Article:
What made you consider business school?
For the past 5 years, I’ve worked only in the sales/advertising and marketing space for a large technology company. This road, though wonderful, has not lined up that well with my long-term goal to maximize organizational impact and success for socially-minded entrepreneurs and small-business owners. I plan to attend business school, gain a depth of knowledge both inside and outside of the classroom, and afterwards transition into generalist consulting to grow my business knowledge, across diverse industries. And subsequently join a leading social/public-sector consulting firm, thus realigning with my long-term plan.

What are you most excited about in terms of your time in business school?
The people, the travel, the case method, the diversity of experiences and perspectives, and Harvard’s Innovation Lab.

Who are some leaders (in business, in the LGBTQ community, in society) that most inspire you?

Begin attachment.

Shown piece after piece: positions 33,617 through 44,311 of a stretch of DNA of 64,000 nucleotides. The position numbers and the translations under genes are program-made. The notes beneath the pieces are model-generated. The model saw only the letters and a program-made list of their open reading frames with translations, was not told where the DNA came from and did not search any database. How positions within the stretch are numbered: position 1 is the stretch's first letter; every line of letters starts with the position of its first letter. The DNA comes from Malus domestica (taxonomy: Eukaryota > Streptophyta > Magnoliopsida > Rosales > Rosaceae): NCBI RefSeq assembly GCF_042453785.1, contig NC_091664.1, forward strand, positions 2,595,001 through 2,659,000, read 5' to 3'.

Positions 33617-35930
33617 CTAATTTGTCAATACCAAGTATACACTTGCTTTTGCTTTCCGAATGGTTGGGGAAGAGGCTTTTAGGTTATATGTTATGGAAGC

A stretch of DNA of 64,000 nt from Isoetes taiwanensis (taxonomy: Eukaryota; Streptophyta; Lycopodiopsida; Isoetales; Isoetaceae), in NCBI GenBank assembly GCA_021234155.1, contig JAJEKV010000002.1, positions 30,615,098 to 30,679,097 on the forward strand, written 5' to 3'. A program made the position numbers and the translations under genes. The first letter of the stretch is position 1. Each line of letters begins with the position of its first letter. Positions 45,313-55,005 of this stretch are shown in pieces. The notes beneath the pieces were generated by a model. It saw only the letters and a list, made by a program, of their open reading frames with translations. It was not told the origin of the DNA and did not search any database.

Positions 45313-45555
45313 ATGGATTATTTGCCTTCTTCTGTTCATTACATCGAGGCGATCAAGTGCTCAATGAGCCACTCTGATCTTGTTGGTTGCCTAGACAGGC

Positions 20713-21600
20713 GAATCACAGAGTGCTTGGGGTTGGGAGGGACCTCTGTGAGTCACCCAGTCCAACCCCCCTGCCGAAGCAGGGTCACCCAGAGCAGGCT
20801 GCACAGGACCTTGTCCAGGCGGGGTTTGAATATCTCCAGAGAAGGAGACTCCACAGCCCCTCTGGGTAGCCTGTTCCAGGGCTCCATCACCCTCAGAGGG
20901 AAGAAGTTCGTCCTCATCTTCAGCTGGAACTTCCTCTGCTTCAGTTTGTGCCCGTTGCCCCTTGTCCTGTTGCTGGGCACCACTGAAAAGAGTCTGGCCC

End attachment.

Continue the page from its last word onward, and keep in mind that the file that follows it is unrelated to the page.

Tracy Chapman … “Talkin’ ’bout a Revolution”

What’s one thing everyone should know about you?
I’m an Aquarius, ‘to a T’. Oh, and as the White Rabbit would say, “I’m late! I’m late! For a very important date!”

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29

Jul 2016

ROMBA Student Leader Profile: Taylor Wiegele

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In addition to Reaching Out’s staff, each year the Reaching Out LGBT MBA & Graduate Conference’s content is developed and produced by MBA & graduate students from schools across the world. These core group of the students working on the ROMBA Conference are known as the “Student Leadership Committee.”  The Leadership Committee comes up with the conference’s theme, ideates all breakout sessions, and is seen prominently on the ground at the conference!

Over the next few weeks we’ll highlight each of this year’s 11 organizers and share some of their tips for those planning to attend this year’s ROMBA Conference in Dallas (Oct 6-8)!  Not only will they tell you what they are most excited about for this year’s conference, but they’ll also give inbound LGBT MBA students tips on the summer internship search & experience!